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The I Ching or Book of Changes is an ancient Chinese text used as an oracle to find out the answers to troubling questions such as "what does the future hold for me?" The book consists of 64 hexagrams, which is the number of possible combinations of pairs of three broken or unbroken lines (trigrams).* The lines represent the two primal cosmic principles in the universe, yin (the broken lines) and yang (the unbroken lines). The trigrams represent heaven, earth, thunder, water, mountain, wind, fire, and lake.
The meanings of the hexagrams were divined many years ago by Chinese philosopher-priests in tune with the tao (Chinese for path or way). They consist of such bits of fortune cookie wisdom as: "If you are sincere, you have light and success. Perseverance brings good fortune" Or, "the superior man discriminates between high and low."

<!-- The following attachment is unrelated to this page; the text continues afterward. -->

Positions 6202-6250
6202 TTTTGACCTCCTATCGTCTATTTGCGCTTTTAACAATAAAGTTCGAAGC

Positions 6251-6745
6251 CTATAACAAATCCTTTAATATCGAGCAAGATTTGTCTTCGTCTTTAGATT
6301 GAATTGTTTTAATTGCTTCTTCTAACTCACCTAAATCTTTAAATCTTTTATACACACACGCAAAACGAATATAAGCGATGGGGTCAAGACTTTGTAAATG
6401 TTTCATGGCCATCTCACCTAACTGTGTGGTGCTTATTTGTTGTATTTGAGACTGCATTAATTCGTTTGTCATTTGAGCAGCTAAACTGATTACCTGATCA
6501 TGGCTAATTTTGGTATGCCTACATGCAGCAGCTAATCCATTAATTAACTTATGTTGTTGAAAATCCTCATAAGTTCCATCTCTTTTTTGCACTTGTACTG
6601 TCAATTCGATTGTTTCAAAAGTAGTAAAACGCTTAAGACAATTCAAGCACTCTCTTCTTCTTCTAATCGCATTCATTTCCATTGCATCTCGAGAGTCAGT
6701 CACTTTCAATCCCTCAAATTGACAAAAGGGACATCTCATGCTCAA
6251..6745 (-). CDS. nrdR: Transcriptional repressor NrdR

One may consult the I Ching by flipping numbered coins and adding up the numbers to determine the hexagram. Another method involves dividing up bundles of yarrow stalks.